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Wye-Wye Connection

Three single-phase transformers with their primaries and secondaries both connected in wye are shown in Figs. 6-23(a) and 6-23(b). The primary neutral is shown connected to the neutral of the source and the secondary neutral connected to that coming from the load. In many applications the neutral connection consists of ground. Connecting the primary neutral to the neutral of source assures balanced line-to-neutral voltage even if the load is unbalanced or if the transformers have unequal exciting admittances. The equivalent circuits of Fig. 6-11, 6-13, and 6-14 apply to each of the three transformers connected wye-wye with or without the ideal transformer just as they do in the delta-delta arrangement. Here also, if the transformers are identical and supply balanced 3-phase load, each transformer carries one-third of the 3-phase load.

It can be seen from Fig. 6-23 that the current in the transformer winding is the line current in the wye connection. The secondary currents Ia, Ib, and Ic are therefore practically in phase with the primary currents IA, IB, and IC and if the exciting current is neglected, the current ratios are the reciprocals of the turns ratio, i.e.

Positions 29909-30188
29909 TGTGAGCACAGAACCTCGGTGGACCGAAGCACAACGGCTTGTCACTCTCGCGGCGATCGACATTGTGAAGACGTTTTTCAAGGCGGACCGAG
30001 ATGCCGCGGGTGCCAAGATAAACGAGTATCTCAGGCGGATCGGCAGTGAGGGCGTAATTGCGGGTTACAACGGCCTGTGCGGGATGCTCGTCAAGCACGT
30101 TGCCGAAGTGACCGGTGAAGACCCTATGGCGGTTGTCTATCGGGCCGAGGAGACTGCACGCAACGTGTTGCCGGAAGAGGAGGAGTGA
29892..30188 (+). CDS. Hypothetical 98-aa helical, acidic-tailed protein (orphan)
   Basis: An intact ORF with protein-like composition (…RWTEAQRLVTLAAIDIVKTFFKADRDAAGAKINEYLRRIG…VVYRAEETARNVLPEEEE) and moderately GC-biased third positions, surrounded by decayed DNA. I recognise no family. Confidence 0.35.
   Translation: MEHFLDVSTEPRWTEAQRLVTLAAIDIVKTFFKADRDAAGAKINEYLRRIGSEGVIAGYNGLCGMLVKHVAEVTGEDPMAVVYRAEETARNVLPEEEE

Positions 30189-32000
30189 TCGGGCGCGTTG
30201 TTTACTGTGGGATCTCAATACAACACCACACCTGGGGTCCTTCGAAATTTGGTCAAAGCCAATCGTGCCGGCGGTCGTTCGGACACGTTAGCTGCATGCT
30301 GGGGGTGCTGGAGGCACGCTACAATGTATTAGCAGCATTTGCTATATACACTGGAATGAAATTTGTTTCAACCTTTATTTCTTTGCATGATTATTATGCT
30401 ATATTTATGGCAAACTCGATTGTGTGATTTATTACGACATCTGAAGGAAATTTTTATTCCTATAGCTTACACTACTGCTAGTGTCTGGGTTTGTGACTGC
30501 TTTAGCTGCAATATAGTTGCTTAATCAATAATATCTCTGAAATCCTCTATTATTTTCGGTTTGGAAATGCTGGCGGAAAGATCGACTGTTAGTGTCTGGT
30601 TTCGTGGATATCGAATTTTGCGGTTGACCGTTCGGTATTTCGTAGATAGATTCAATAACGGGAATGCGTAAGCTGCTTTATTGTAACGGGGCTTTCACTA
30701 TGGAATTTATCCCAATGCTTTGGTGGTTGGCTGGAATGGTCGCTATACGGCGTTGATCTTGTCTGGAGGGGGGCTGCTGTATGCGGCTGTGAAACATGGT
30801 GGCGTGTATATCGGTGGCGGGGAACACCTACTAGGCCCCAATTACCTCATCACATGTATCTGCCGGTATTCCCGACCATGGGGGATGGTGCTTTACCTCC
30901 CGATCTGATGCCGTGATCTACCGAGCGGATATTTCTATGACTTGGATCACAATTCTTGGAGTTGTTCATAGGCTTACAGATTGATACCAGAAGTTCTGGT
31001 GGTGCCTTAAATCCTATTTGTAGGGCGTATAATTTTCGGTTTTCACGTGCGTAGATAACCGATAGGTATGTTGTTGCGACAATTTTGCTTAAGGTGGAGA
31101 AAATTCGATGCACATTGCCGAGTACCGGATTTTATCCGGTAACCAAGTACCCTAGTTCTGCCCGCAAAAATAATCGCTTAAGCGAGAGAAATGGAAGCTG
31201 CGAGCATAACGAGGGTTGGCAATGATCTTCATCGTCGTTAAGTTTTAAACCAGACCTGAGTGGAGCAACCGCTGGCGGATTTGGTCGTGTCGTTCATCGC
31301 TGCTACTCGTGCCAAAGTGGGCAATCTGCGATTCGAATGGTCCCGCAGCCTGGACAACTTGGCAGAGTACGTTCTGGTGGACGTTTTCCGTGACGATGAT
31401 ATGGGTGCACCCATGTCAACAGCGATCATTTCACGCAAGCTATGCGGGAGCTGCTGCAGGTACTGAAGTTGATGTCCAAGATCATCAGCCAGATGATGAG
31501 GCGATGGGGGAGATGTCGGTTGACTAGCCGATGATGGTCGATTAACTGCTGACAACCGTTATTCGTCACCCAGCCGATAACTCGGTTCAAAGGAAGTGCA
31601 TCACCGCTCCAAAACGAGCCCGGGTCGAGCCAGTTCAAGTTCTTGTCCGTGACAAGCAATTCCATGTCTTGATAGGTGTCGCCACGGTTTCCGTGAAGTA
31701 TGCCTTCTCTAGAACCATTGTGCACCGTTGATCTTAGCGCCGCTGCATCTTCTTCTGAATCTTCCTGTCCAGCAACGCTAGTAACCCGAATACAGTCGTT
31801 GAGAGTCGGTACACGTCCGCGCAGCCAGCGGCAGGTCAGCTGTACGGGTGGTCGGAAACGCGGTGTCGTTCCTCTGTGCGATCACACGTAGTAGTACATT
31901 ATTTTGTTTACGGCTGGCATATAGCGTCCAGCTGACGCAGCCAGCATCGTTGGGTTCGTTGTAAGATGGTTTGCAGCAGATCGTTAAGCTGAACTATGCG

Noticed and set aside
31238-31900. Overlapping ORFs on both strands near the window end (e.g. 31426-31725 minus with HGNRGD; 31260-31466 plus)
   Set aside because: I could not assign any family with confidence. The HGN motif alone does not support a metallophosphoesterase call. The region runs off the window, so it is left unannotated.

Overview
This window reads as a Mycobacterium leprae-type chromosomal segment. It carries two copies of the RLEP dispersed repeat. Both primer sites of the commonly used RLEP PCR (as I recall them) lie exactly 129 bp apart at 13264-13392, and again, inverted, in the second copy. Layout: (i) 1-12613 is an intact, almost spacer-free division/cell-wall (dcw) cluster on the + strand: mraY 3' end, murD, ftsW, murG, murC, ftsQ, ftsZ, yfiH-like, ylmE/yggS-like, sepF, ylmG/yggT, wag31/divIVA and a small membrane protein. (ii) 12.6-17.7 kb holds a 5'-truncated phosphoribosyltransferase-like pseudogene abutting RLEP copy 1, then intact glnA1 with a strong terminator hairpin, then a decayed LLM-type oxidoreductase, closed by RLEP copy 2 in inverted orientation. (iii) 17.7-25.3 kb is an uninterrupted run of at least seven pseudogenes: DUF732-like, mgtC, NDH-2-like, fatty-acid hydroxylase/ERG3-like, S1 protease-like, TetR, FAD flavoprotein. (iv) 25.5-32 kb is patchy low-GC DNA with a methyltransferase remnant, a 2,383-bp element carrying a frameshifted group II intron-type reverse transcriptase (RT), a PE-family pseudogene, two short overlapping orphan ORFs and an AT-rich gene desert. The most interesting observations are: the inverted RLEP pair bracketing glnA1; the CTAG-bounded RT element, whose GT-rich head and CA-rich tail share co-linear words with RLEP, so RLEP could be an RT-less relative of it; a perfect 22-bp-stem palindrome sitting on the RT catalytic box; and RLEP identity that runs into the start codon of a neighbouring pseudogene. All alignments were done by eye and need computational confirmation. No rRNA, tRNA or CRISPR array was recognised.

Also, if the leakage impedance is neglected, the voltage ratios equal the turns ratios, thus


Phasor diagrams are shown for the wye-wye arrangement in Fig. 6-24. The wye connection is generally used in high-voltage applications because

Figure 6-23. Wye-wye connection, (a) Common physical arrangement of three single-phase transformers; (b) schematic diagram showing primary neutral connected to the source and secondary going to the neutral of the load. The load is not shown.
Figure 6-24. Phasor diagrams for wye-wye bank of ideal transformers supplying balanced noninductive load, (a) Primary; (b) secondary.

the voltage across the transformer winding is only 1/ or 0.58 of the line-to-line voltage, which follows from Fig. 6-23 and the phasor diagrams in Fig. 6-24 as shown below


from which






The wye-wye arrangement requires a neutral connection between the source and the primary of the transformers not only to assure balanced line-to-neutral voltage, but also to provide a path for the third-harmonic component in the exciting current of the transformers. Without the primary neutral connection, serious unbalances in the line-neutral voltage may result from (a) unequal exciting admittances among the three transformers and (b) unbalanced line-to-neutral loads in the secondary. Furthermore, if the third harmonics are suppressed in the exciting current, large third harmonic components may appear in the line-to-neutral voltages. The wye-wye arrangement is, therefore, a four-wire system if balanced voltages are to be assured. The delta-delta arrangement is, on the other hand, a 3-wire system.

Last Update: 2011-02-16